thank you for your opinions on the subject.
I love swarm cells queens. When a colony decides to swarm because if has ran out of room, brood nest is back filled or whatever, you get wonderful big fat queen cups, with huge amounts of royal jelly, you can see those huge fat grubs growing in them before they are caped and you get really nice big queen cells and the queens are usually very large.
I have been raising queens from my best colonies from the previous seasons that wintered great, with large populations coming through bla bla. I make nucs from them in spring with purchased queens and sell them but dont take to much brood and bees to deplete the colonies to much. I then leave them crowd in three deeps till they start swarm preparations. The queens I get have been better on average than any I have purchased to date for the most part. I am going to sell some of these queens as well this summer. I want to start playing around with grafting and non grafting methods of queen raising this season as well. As you know with swarm cells there is no way on know when the colony will start preparations and not all cells are started at the same time so you cant have a set schedule of any kind.
I have read for countless hours about the different methods of raising queens and there are many, many, different opinions on what is best. There is no set standard on what is best, or what will produce the highest quality cells, queens, ans so on. It goes right down the line to mating. There is not even agreement to how far a queen flys to mate only one opinion from one author to the next. There are certain facts that cant be ignored but beyond these there is only theory. At least thats my opinion!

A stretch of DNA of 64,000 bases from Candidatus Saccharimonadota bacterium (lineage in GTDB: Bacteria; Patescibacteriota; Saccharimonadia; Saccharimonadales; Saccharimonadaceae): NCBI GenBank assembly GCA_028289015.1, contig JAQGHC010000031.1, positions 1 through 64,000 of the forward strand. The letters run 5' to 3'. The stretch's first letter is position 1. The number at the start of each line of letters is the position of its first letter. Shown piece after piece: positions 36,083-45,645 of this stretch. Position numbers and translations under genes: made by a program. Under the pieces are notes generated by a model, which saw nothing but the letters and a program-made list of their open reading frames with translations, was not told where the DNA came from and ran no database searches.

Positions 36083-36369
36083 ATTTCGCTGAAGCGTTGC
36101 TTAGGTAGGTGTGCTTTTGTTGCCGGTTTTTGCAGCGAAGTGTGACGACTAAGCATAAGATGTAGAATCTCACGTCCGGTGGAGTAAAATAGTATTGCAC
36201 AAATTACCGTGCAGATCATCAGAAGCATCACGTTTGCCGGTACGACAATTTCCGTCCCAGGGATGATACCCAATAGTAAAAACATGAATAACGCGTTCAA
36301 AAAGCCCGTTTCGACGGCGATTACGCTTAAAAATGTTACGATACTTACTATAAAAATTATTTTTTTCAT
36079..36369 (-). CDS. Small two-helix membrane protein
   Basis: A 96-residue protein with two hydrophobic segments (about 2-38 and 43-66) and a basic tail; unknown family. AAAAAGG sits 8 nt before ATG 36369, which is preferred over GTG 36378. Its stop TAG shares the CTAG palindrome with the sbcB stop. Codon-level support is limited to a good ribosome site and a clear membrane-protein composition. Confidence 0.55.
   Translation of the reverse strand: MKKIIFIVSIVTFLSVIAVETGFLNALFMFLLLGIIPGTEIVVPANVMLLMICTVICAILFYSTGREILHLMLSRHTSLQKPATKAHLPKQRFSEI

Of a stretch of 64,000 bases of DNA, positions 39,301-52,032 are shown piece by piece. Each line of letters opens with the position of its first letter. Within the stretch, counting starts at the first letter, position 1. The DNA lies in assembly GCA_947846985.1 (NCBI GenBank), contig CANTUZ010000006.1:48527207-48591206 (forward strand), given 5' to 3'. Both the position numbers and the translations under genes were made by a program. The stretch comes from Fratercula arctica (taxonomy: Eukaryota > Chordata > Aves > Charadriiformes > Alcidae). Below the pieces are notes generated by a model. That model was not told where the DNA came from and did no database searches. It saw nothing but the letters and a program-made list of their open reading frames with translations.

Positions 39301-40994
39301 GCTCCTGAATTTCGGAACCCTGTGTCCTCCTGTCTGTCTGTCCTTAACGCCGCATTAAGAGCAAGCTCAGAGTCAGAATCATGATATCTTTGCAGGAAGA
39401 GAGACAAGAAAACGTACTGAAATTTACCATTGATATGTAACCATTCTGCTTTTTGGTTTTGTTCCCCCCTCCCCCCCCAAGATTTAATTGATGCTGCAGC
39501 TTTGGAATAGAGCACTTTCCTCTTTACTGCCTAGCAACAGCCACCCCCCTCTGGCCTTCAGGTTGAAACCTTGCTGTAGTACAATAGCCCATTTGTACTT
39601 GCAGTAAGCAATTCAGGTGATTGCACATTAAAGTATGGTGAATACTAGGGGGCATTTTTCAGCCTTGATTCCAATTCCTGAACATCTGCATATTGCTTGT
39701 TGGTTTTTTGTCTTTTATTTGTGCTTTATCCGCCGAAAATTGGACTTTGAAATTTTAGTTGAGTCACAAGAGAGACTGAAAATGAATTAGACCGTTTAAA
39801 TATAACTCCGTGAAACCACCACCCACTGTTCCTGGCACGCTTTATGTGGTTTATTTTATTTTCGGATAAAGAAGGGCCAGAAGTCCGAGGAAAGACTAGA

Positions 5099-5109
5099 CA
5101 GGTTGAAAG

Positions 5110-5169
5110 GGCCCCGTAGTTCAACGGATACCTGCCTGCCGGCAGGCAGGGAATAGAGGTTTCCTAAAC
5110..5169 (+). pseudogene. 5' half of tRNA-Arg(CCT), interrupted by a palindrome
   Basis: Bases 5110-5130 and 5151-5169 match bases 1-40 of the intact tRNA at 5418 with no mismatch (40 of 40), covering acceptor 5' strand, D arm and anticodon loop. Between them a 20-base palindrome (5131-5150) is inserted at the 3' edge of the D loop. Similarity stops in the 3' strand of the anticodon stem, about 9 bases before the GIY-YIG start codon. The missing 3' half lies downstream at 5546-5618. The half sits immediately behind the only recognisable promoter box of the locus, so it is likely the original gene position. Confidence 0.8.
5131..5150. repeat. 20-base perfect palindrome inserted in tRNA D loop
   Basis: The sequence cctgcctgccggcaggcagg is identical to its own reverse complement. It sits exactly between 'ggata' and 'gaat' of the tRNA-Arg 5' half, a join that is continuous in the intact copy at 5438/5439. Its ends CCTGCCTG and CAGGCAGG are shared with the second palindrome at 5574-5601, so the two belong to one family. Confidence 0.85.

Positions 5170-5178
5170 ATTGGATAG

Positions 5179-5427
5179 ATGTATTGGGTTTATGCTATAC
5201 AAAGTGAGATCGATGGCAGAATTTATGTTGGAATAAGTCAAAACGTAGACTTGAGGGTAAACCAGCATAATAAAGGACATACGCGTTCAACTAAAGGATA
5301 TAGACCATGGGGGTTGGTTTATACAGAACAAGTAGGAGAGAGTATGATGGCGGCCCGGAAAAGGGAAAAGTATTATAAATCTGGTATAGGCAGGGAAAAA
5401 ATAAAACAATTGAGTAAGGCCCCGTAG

Until I have enough equipment and clients I will not be able to continuously raise cells on a schedule. Maybe next season I could start thinking about it. For the time being I have lots of experimenting to do. I intend to start wintering as many nucs as I can manage. I also want to start wintering as many of my own self raised and mated queens so I dont have to go through this nerve racking stressful wait for queens I need each spring. Folks are really turning toward local bees and queens adapted to local climates and I believe that's the way it should be.